Thursday, November 2, 2017

The 1968 Club: Cousin Kate is Regency Gothic


Since The House on the Strand just missed the cutoff for the 1968 Club, I dug around and realized there was a Georgette Heyer novel published that year that I'd never read! It had been awhile since I read any Heyer, and this one turned out to have Gothic overtones as well, so it was seasonally appropriate. 

Cover of the first edition, it is so wonderfully Gothic. 

The story: our heroine Kate Malvern is 24, orphaned and impoverished, and can't seem to hold down a job as a governess, but is still spunky and doesn't seem concerned that she's never been presented and is probably considered off the shelf by Regency-era standards. Kate has been sacked after receiving an unwanted proposal from the brother of her employer, and turns to her old nanny Sarah, who is now married and running an Inn. Kate spent her childhood following her father through his military postings in Spain and Portugal, and has few qualifications or prospects, though she thinks she might find employment as a upscale lady's maid. Sarah is scandalized by the thought of her former charge stooping so low, and contacts Kate's long-estranged aunt, Lady Minerva Broome. Auntie had been estranged from her older half-brother, Kate's father, years ago after became the second wife of the wealthy (and much older) Lord Timothy.

So. Lady Minerva sweeps up out of nowhere and whisks Kate back to her estate, Staplewood, which she has spent years transforming into a showplace. It is also the home of her young son Torquil, who is sickly and spoiled though beautifully handsome -- and a little strange. Kate wins over everyone, including the charming and rather detached Lord Timothy, and his nephew Philip, who dislikes Lady Minerva. Kate can't understand the old estrangement between her late father and his half-sister until she realizes that maybe Auntie has ulterior motives of bringing Kate to Staplewood. Torquil is alternately charming and paranoid and Kate finds herself attracted to Philip. 


This is definitely less of a light-hearted Regency romp I was expecting. Aunt Minerva is a little sinister and I found Torquil downright creepy. There were definitely elements in this book I was not expecting, and I enjoyed it although I did think the characters didn't have nearly as much development as in some of her other book -- it was almost as if Heyer was concentrating so much on the Gothic side that she didn't have time to work on the charming characters that I've grown to expect. It was close to the end of her writing career (#54 out of 58 novels, by my count) so it's possible that the quality of her work was declining. I've only read ten of her novels and I mostly chose them at random, so I don't know if I can judge accurately. But, overall, a fun and diverting read set in the Regency period, which is the whole point of reading Georgette Heyer.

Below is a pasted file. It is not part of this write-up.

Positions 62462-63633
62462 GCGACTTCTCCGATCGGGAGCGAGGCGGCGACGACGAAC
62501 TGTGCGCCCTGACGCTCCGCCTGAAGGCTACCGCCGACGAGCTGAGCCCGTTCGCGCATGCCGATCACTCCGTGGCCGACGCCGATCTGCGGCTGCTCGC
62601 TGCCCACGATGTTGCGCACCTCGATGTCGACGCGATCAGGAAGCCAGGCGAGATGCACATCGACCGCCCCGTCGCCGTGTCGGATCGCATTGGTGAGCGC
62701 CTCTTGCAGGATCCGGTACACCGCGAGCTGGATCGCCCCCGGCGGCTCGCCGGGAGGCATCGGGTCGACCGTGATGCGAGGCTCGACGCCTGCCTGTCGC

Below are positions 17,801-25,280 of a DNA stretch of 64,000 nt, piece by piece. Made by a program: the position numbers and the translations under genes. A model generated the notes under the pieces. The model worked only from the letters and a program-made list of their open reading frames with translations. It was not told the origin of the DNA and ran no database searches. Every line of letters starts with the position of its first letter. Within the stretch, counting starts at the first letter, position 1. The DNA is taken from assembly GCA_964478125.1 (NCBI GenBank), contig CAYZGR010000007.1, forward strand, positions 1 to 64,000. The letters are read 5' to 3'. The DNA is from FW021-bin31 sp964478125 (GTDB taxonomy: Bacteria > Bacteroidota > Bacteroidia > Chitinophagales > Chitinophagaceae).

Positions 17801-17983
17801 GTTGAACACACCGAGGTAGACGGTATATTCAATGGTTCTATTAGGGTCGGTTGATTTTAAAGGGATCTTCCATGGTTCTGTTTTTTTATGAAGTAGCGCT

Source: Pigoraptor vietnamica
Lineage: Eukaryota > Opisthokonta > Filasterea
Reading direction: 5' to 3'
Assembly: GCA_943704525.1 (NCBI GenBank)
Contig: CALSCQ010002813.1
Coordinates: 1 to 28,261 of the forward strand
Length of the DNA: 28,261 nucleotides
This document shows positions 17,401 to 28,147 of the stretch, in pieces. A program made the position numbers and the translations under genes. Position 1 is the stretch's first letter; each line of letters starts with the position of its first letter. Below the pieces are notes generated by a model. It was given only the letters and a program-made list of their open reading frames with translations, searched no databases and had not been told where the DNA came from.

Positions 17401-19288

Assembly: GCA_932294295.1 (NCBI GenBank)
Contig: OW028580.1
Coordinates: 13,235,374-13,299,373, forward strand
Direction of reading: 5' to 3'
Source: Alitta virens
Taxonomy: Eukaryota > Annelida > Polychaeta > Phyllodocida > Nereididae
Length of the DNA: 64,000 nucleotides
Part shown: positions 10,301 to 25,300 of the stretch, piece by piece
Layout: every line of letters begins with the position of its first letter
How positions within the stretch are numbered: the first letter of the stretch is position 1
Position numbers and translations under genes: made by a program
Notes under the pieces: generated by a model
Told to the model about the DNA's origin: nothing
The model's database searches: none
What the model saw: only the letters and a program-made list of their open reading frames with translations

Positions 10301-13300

Thanks again to Kaggsy and Simon for organizing the 1968 Club! Is anyone else signed up? What did you read? And which other Georgette Heyer books do you recommend?

11 comments:

  1. Thanks for taking part! I seem to be constantly writing on blog posts 'I must Heyer one day', but I really do mean it!

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    1. Maybe you should read Georgette Heyer for Tea or Books sometime?

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  2. I think I remember reading that she wrote this during a very stressful time in her life. I think it is the darkest of her regency novels, and certainly not the place to start if you have not previously read any Heyer.

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    1. Yes, I wouldn't recommend it for anyone's first Heyer. The Grand Sophy was the first Heyer Regency novel I ever read, and it was great fun. I was hooked.

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  3. I couldn't even remember if I had read this one or not. Apparently I have and thought it was okay but actually not gothic enough. I have to say, though, that I always go into Heyer books with low expectations so that I won't ever be disappointed. They aren't the best books ever written but they sure are fun!

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    1. Exactly! Not great literature, but good escapist fun if that is what you are looking for.

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  4. I think Cousin Kate must be my least liked of all Heyer's book. One read thru was enough ;)

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    1. Yes, I don't think I need to read it again. Possibly my least favorite Heyer so far.

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    2. Do you have a post here discussing your favourite Heyer books? (asked with a hope filled grin)

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  5. I'm reading A Small Town in Germany by John Le Carre for this, I should be finished soon, but I blogged about previous 1968 reads meanwhile. I had intended reading Cousin Kate too, but this week came around so quickly, I didn't have time!

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    1. That was on my list as well, because I actually do live in a small town in Germany!

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